FanGraphs Baseball


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  1. Trumboner!

    Comment by Boo yah Grandma! — May 29, 2012 @ 4:21 pm

  2. It is hard to imagine Trumbo hitting better than .270ish. If anything I’m surprised that he “only” has 8 HR; I wouldn’t be surprised to see his HR increase as his batting average drops, so that he ends up around .270/.330/.550 with 35 HR.

    Trumboner indeed.

    Comment by Angelsjunky — May 29, 2012 @ 4:30 pm

  3. Great analysis. This should be the model for looking into approach changes – or lack of changes to league pitching approaches against him. I would love to see this exact analysis for Eric Hosmer, a guy on the other end of the spectrum who is still as hacktastic 1/3 of the way in as he was at the start of the season. Good for Trumbo on the whole learning thing.

    Comment by Paul — May 29, 2012 @ 4:43 pm

  4. Awesome graphs.

    Comment by Ryan — May 29, 2012 @ 5:57 pm

  5. That’s what this site should be called.

    Comment by Romogenized Melk — May 29, 2012 @ 6:30 pm

  6. So the left side in these graphics is actually the inside part of the plate for him as a right handed hitter? I was confused by this

    Comment by Snoth — May 29, 2012 @ 6:38 pm

  7. I was gonna ask the same question. When I first looked at the Charts without reading I was thinking perhaps like Luke Scott he liked the ball more out to the outside corner so he could get his arms extended. Could someone with knowledge explain exactly how these graphs should be read.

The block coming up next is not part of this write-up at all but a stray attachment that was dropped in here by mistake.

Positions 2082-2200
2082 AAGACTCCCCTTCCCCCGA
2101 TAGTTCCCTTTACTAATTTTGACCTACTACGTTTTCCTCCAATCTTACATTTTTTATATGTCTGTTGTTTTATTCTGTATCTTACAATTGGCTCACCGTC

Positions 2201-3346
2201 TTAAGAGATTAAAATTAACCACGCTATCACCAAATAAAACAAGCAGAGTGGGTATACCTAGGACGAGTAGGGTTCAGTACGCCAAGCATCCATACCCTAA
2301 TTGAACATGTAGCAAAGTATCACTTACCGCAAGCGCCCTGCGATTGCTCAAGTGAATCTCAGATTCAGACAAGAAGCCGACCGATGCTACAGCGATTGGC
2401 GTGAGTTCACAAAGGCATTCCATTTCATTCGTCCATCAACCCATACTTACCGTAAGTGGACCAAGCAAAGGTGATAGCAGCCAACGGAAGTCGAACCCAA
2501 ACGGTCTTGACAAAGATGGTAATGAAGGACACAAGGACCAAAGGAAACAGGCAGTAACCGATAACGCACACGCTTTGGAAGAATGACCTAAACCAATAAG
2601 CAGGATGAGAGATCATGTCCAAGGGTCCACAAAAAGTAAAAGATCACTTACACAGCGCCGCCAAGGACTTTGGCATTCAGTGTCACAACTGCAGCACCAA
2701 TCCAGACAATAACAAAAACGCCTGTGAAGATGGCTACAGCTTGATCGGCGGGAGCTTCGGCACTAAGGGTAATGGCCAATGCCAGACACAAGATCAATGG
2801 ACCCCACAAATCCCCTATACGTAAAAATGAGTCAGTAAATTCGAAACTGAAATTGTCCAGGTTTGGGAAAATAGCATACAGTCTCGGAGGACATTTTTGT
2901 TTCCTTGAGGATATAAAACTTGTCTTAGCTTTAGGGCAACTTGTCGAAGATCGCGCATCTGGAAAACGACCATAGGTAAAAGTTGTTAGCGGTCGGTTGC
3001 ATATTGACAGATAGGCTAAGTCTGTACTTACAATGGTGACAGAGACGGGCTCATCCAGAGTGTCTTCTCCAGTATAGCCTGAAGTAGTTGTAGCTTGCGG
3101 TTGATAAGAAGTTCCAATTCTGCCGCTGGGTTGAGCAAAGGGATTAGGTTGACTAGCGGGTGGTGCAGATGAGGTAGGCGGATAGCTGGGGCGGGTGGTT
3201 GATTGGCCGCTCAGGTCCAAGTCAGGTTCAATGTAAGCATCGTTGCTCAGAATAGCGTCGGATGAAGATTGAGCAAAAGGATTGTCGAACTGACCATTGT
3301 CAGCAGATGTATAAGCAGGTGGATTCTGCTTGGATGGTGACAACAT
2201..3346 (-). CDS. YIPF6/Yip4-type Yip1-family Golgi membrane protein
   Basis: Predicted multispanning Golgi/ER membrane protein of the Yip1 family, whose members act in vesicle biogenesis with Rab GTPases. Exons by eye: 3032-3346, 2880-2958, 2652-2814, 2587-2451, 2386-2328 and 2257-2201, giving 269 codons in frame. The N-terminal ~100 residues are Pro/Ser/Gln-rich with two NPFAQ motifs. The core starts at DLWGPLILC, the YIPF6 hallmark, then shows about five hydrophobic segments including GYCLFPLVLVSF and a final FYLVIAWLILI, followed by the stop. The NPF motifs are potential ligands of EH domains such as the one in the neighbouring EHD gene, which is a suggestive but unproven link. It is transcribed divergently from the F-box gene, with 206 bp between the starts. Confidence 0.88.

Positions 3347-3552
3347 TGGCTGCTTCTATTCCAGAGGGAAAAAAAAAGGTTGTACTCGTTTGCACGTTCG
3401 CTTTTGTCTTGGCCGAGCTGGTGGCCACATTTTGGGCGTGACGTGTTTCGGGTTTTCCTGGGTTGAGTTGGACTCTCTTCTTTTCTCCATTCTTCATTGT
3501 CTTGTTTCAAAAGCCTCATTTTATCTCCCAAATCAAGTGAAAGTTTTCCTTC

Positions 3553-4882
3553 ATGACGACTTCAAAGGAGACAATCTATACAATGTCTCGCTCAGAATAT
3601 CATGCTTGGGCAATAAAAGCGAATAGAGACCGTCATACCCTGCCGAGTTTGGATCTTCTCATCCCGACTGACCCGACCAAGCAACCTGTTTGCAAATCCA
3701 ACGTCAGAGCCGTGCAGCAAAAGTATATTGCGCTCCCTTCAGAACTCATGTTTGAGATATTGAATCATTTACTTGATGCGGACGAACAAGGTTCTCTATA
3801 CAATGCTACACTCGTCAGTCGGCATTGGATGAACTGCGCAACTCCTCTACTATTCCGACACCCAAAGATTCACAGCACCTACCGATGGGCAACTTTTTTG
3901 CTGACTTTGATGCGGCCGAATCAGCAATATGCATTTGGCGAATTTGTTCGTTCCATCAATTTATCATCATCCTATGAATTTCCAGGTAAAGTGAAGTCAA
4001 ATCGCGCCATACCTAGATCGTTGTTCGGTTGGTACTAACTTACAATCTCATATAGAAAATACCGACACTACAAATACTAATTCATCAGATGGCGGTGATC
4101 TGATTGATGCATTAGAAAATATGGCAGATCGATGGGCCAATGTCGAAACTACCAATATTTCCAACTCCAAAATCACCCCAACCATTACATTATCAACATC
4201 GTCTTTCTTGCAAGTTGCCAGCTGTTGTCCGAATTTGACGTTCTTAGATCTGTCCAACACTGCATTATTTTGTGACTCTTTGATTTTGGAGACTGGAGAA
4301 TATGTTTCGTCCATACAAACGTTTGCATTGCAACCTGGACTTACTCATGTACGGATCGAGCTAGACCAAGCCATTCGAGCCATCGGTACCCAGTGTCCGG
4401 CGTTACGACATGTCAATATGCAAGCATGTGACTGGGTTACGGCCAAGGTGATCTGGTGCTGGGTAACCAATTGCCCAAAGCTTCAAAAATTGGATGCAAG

Comment by yo-yo — May 29, 2012 @ 8:24 pm

  8. Oh, sorry, I should have noted this, they’re all from the catcher’s perspective. Going to go put that in.

    Comment by Jack Moore — May 29, 2012 @ 9:50 pm

  9. Saw Trumbo go yard in person on Monday and Tuesday. He probably has one left for Nova on Wednesday as my Yankees continue to be clueless in Anaheim since 2005 (11-25). Trumbo is in my Napoli/Quentin group of guys who when they hit it, it lands far far away. Nice article/graphs. Good to see the numbers prove he’s learning and someone is clever enough to point this out in an article. I recall watching him in Class A ball many years ago. I understand regression of the BA, but he just seems like somebody who will bust his butt to get better so his game shouldn’t just drop off the map. It’s funny to see Mike Scioscia, who sometimes takes some time before seeing the light, now comfortably playing Trumbo almost everyday because he’s getting the job done. Despite not being a defensive whiz, Trumbo appears to be willing to try whatever position is thrown his way.

    Comment by rdj3video — May 30, 2012 @ 5:23 am

  10. As a Rangers fan, I can honestly say Trumbo looks scary. Last year he looked like the quintessential big / no patience guy who, other than big bombs, didn’t really scare you at the plate.

    Now he looks like a much more complete hitter and this article and these graphs very able illustrates it’s not just my perception.

    The combination of Trumbo and Trout (and Bourjos, to a lesser extent) has to be promising to Angels fans. It’s borderline criminal that Scoscia insisted on playing Vernon Wells and Bobby Abreu ahead of these guys.

    Comment by Mrman — May 30, 2012 @ 2:43 pm

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